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VOL. LXV 1993 FASC. 1

LITTLEWOOD–PALEY THEORY ON SOLENOIDS

BY

NAKHL ´E A S M A R AND

STEPHEN M O N T G O M E R Y - S M I T H (COLUMBIA, MISSOURI)

1. Introduction. Suppose that G is a locally compact abelian group with dual group X. We say that a family (∆j)j∈I of measurable subsets of X (with respect to Haar measure on X) is a decomposition of X if

(i) the ∆j’s are pairwise disjoint;

(ii) X\(S

j∈Ij) is locally negligible.

If ∆ is a measurable subset of X, we let S denote the partial sum operator defined on L2(G) ∩ Lp(G) by

(1.1) (Sf )= 1f ,b

where, whenever A is a set, 1A is the indicator function of the set A. If 1 < p < ∞ and S is bounded from L2(G) ∩ Lp(G) into Lp(G), we use the same symbol to denote the bounded extension of S to all Lp(G). We say that the decomposition (∆j)j∈I has the LP (Littlewood–Paley) property if for every p ∈ [1, ∞] there are constants αp and βp such that

αpkf kp

 X

j∈I

|Sjf |2

1/2 p

≤ βpkf kp

for all f ∈ Lp(G). (See [9, Chap. 1] for various equivalent definitions and properties of decompositions with the LP property.) If the decomposition (∆j)j∈I has the LP property, we will simply say that (∆j)j∈I is an LP decomposition of X.

In this paper, we consider an arbitrary noncyclic subgroup X of Q and its compact dual group G. We describe an LP decomposition of X where each set in the decomposition is finite. To establish the LP property of the decomposition, we use results from Littlewood–Paley theory on the real line and for martingale differences. A crucial tool in our proofs is a martingale inequality of Stein . We give two different proofs of the latter inequality,

1991 Mathematics Subject Classification: 43A15, 43A22.

The work of the authors was supported by separate NSF grants.

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showing its connection with Doob’s well-known results on maximal functions associated with martingales.

2. Preliminaries

(2.1) The a-adic solenoid and its character group. Up to an isomorphism, any noncyclic subgroup of Q can be described as follows. Let a = (a1, a2, . . .) be a fixed sequence of positive integers all greater than 1. Let A0 = 1, A1= a0, . . . , An= a0a1. . . an−1, . . . Let Qa be the set of rational numbers l/Ak, l ∈ Z, k = 0, 1, . . . Then Qa is noncyclic, and, as shown in , any noncyclic subgroup of Q is of this form.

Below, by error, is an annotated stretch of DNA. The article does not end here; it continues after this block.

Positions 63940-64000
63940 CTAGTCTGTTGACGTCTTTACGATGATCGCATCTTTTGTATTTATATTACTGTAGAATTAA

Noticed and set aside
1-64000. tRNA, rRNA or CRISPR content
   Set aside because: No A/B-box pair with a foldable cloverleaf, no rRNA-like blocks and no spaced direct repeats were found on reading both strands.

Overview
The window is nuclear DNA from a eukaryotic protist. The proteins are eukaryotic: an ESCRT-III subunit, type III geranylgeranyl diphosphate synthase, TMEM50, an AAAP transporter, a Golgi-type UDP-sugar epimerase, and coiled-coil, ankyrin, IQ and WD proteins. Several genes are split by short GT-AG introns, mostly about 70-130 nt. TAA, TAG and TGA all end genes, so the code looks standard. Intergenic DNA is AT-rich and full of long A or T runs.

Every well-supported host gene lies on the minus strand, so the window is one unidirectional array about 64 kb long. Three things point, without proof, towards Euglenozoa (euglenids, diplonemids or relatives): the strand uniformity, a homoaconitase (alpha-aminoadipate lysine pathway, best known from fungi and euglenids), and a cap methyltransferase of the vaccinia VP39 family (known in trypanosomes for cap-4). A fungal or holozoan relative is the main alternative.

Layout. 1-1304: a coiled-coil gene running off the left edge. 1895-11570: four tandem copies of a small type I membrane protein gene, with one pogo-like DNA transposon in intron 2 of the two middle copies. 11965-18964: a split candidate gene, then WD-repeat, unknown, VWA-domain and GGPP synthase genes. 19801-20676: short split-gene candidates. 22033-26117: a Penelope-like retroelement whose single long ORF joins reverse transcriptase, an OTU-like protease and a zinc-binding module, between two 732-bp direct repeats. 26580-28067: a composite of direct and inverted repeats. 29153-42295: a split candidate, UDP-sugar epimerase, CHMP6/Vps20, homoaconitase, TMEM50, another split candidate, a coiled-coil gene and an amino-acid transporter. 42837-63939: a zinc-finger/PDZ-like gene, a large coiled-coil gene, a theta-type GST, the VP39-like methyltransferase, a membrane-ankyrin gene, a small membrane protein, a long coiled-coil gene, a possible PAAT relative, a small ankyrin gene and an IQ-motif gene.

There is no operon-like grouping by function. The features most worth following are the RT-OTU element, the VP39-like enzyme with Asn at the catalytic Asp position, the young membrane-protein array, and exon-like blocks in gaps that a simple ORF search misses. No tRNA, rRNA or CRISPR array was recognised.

The character group of Qa is a compact solenoidal group denoted by Σa. The groups Σa and ∆a below are described in detail in [14, Section 10]. However, our notation and facts concerning these groups are taken from . The group Σa can be realized as the set [−1/2, 1/2] × ∆a, where ∆a is the group of a-adic integers. The latter group consists of all sequences x = (x0, x1, . . .) with xj ∈ {0, 1, . . . , aj − 1}. Addition in ∆a is defined coordinatewise and carrying quotients. For n = 1, 2, . . . , let

(2.2) Λn= {(0, x) ∈ Σa : x0= x1= . . . = xn−1 = 0} ,

and let λn denote the normalized Haar measure on Λn. The measure λn

is a singular Borel measure on Σa whose Fourier transform is equal to the indicator function of (1/An)Z:

(2.3) λbn= 1(1/An)Z.

The quotient group Σan is topologically isomorphic to the circle group T (parametrized by [−1/2, 1/2] ). The mapping

πn : (t, x) 7→ χ1/An((t, x)) ,

where χ1/An is the character corresponding to 1/An, is a homomorphism of Σa onto T with kernel Λn. Moreover, if f ∈ L1a) and f is constant on the cosets of Λn, then there is a function g ∈ L1(T) such that f = g ◦ πn

and

(2.4) R

Σa

f dλ = R

Σa

g ◦ πndλ = R

T

g dx where λ is the normalized Haar measure on Σa.

(2.5) Littlewood–Paley decompositions of Qa. As a subgroup of R, the group Qa inherits LP decompositions from R. This will be the first type of decompositions that we will describe. The second type is the one associ- ated with martingale differences. The third decomposition that we describe combines the structures of the previous two, and consists of finite blocks.

That these decompositions have the LP property will be shown in §4.

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(2.6) Dyadic decomposition. For each j ∈ Z, let ∆j be the following subinterval of R:

j =

[2j−1, 2j] if j > 0;

[−1, 1] if j = 0;

[−2|j|, −2|j|−1] if j < 0.

Define the dyadic decomposition of Qa by setting Cj = ∆j ∩ Qa for j ∈ Z.

Note that each Cj is an infinite subset of Qa.

(2.7) Decomposition associated with martingale differences. For j = 0, let D0= X0= Z; for j ≥ 1, let

Dj = Xj\Xj−1= 1 AjZ\ 1

Aj−1Z ; and for j < 0, let Xj = ∅.

A detailed study of decompositions of this type is found in [9, Chap. 5].

(2.8) Finite-block-decomposition of Qa. Let Xj be as in (2.7). For j = 0, let B0= {−1, 0, 1}; for j ≥ 1, let

Bj = ((Xj\Xj−1) ∩ [0, 2j] ) ∪ (Xj ∩ [2j, 2j+1] ) ; and for j < 0, let Bj = −B|j|.

Since each Xj is isomorphic to Z, it follows easily that each Bj is finite.

It is also easy to see that the Bj’s are mutually disjoint. We now claim that Qa = S

j=−∞Bj. It is enough to show that Qa∩ [0, ∞] ⊆ S j=0Bj. Suppose that x ∈ [0, ∞] ∩ Qa∩ B0c, where the superscript “c” denotes set- theoretic complement. Let j0 be the integer such that x ∈ ∆j0+1∩ Qa = [2j0, 2j0+1] ∩Qa. If x ∈ Xj0, then x ∈ ∆j0+1∩Xj0; and so x ∈ Bj0. If x 6∈ Xj0, then, because the Xj’s are increasing, it follows that x 6∈ Xj for all j ≤ j0. Let m be the first integer greater than j0such that x ∈ (Xm\Xm−1)∩[0, 2m].

Clearly, x ∈ Bm, and this proves our claim. Hence (Bj)j=−∞ is a decompo- sition of Qa.

Similar blocks have been used by Hewitt and Ritter  to study almost everywhere convergence of Fourier series on Σa.

3. A maximal inequality of Stein. A crucial tool in Littlewood–